Catholic Transcript Magazine of the Roman Catholic Archdiocese of Hartford Connecticut

As we celebrate the 175th Anniversary of the Archdiocese, we look back… on July 22, 1960 when ground was broken for St. Philip Church, East Windsor.
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WEST HARTFORD – Sister of Mercy Theresa Cosgrove died on Oct. 25, 2013, after a long illness.

She was born on May 25, 1936, in Hartford, a daughter of Patrick and Anna (O’Brien) Cosgrove. After graduation from Mount St. Joseph Academy and Morse Business College, she entered the Sisters of Mercy in 1957. She earned her teaching degree from the Diocesan Sisters’ College in Madison and, later, a paralegal certificate from Manchester Community College.

Sister Theresa taught in elementary schools in the state before branching into other areas of ministry, including at the Collaborative Center for Justice, the Communities’ Law Center, Trinity Hill, Mercy Housing and Shelter and the Sisters of Mercy administrative office.

Sister Theresa is survived by her brothers and sisters, Joseph, John, Anthony and Noreen Cosgrove and Patricia Geoghegan; 26 nieces and nephews; 27 grandnieces and grandnephews; three great-grandnephews; and her religious community.

A Mass of Christian Burial was celebrated Oct. 30 at St. Mark the Evangelist Church in West Hartford. Burial was in St. Mary Cemetery in West Hartford.

Donations in her memory may be made to the Sisters of Mercy, c/o 55 E. Cedar St., Newington, CT 06111.

alertAt the Spring Assembly of the U.S. bishops, Cardinal Joseph Tobin suggested that a delegation ofbishops go to the border to see for themselves what was happening to newly arrived immigrants, families and children. On July 1 and 2, Cardinal Daniel DiNardo, president of the U.S. bishops conference, and five other bishops conducted a pastoral visit to the diocese of Brownsville, Texas. Stops included Mass at the Shrine of Our Lady of San Juan del Valle with the community, a visit to anHHS/OBR Shelter and Mass for the families there, a visit to the Customs and Border Patrol processing center in McAllen, TX, and a press conference at the end of their visit. Catholic News Service accompanied the bishops on their border trip.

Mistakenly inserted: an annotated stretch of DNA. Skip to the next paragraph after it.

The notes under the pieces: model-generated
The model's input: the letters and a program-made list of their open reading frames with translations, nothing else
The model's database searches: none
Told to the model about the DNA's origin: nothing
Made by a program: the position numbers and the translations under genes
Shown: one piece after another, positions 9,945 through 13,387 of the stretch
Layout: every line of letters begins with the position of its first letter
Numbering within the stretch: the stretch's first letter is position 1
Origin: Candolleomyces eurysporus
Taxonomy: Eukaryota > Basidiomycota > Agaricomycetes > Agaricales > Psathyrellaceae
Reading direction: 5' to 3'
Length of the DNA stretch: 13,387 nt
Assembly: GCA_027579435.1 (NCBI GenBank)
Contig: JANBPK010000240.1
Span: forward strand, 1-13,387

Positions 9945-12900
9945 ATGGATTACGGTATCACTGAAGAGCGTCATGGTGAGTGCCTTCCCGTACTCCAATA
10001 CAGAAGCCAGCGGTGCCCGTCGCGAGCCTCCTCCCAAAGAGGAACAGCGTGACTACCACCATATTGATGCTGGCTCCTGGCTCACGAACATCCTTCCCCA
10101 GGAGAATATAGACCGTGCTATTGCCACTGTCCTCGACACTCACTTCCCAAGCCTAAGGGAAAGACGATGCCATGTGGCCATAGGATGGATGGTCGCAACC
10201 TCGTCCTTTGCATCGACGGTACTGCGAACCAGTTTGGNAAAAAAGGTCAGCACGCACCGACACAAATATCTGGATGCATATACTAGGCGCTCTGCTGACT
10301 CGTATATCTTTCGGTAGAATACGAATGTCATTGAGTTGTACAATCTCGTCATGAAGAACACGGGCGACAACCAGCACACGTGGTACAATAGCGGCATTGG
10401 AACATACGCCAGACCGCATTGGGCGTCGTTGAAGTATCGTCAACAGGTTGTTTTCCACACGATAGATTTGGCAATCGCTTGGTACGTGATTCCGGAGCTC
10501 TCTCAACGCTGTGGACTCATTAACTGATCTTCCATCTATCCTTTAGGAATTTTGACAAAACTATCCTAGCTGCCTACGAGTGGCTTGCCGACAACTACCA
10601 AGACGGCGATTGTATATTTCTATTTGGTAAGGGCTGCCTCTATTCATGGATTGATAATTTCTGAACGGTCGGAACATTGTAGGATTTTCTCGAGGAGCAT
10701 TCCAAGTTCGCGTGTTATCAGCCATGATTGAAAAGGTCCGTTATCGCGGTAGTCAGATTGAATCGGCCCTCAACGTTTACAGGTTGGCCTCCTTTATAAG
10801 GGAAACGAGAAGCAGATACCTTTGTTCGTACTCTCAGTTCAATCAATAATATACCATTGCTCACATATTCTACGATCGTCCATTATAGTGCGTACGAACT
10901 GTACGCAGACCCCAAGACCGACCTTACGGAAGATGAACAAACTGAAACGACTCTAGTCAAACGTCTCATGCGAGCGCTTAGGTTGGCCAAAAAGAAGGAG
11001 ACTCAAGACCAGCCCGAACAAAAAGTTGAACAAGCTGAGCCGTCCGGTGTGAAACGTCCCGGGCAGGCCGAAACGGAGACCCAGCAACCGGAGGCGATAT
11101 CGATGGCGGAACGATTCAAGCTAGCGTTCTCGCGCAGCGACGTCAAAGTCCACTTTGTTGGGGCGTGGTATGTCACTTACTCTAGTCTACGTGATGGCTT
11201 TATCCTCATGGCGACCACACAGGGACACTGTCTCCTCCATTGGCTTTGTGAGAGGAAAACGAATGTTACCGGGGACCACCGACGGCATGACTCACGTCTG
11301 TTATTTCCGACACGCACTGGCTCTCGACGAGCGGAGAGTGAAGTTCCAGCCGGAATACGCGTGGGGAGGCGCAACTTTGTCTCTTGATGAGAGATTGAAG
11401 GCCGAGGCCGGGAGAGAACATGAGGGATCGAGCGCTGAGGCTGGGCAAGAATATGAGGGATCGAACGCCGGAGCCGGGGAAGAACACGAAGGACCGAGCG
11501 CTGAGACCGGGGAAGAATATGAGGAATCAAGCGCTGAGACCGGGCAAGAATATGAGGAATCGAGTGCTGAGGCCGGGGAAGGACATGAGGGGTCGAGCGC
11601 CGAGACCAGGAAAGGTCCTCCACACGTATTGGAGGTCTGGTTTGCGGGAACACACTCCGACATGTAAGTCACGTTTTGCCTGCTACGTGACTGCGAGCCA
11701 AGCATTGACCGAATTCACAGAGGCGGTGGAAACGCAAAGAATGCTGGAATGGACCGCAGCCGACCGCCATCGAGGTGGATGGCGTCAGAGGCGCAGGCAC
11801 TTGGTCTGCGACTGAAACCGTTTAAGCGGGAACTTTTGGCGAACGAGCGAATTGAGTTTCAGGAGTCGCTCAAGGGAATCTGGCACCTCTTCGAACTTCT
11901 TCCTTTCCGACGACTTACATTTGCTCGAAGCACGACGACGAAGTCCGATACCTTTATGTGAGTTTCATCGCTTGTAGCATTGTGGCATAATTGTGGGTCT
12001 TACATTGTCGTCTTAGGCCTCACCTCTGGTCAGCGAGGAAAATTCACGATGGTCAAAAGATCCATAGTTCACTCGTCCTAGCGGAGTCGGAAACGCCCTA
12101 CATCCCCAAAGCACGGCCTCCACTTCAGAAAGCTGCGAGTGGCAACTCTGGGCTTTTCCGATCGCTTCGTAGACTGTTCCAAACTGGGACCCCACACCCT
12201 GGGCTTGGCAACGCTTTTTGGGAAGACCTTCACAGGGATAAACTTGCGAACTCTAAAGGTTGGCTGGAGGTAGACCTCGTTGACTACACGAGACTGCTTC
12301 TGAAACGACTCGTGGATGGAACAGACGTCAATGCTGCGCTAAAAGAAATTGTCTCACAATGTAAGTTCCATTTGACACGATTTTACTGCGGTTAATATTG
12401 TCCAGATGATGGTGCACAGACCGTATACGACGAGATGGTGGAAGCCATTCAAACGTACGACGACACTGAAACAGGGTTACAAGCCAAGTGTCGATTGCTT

1. Backgrounder and analysis of the bishops’ trip to the border: Cardinal DiNardo told CNS, “You cannot look at immigration as an abstraction when you meet” the people behind the issue.
  2. At final press conference, Cardinal Daniel Dinardo said the church was willing to be part of any conversation to find humane solutions because even a policy of detaining families together in facilities caused “concern.”
  3. Bishops serve soup to immigrant families at a center run by Catholic Charities and listen to their stories. Scranton Bishop Joseph Bambera said he found hope in hearing the people in the room talk about what’s ahead. They didn’t speak of making money but of finding safety for their children, he said, driven by “the most basic instinct to protect your family.”
  4. At an opening Mass he Basilica of Our Lady of San Juan del Valle-National Shrine near McAllen, Texas, Bishop Daniel Flores of Brownsville told Massgoers, “The bishops are visiting here so they can stop and look and talk to people and understand, especially the suffering of many who are amongst us,”

A delegation of U.S. bishops goes on a fact-finding mission at the U.S.-Mexican border to learn more about Central American immigration detention.

Following their visit to an immigrant detention center, U.S. bishops said they are even more determined to call on Congress for comprehensive immigration reform.